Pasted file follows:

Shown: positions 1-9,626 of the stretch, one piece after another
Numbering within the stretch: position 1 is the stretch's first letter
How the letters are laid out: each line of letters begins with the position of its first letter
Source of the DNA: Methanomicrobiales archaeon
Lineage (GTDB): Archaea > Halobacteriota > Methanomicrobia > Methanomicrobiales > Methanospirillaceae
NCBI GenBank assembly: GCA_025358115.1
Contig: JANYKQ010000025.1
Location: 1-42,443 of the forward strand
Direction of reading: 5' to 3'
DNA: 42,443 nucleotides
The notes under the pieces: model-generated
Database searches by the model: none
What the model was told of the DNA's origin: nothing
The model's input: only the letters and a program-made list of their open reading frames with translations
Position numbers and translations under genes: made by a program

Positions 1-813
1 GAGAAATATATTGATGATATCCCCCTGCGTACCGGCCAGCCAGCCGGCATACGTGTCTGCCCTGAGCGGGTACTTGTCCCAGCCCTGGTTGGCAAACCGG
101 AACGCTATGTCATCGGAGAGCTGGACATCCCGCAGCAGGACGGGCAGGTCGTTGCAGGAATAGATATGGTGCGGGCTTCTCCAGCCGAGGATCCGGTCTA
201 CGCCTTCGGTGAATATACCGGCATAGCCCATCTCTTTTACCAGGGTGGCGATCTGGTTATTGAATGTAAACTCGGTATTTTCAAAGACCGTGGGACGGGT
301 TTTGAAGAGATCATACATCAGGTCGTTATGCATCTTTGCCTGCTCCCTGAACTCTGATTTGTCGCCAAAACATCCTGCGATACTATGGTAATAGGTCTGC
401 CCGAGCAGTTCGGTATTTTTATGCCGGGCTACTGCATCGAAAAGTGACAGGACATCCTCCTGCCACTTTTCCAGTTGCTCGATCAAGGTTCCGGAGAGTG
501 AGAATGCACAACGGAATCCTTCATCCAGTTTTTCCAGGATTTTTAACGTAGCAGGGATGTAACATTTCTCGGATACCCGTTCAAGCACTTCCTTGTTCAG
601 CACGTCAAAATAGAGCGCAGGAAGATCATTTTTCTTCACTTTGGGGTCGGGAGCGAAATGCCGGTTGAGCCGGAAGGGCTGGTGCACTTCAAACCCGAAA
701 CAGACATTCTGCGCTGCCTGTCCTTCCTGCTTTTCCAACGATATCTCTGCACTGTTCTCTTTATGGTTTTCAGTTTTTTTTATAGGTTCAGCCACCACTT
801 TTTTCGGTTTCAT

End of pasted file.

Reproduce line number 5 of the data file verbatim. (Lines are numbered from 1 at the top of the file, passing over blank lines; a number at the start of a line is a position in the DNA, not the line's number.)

Lineage (GTDB): Archaea > Halobacteriota > Methanomicrobia > Methanomicrobiales > Methanospirillaceae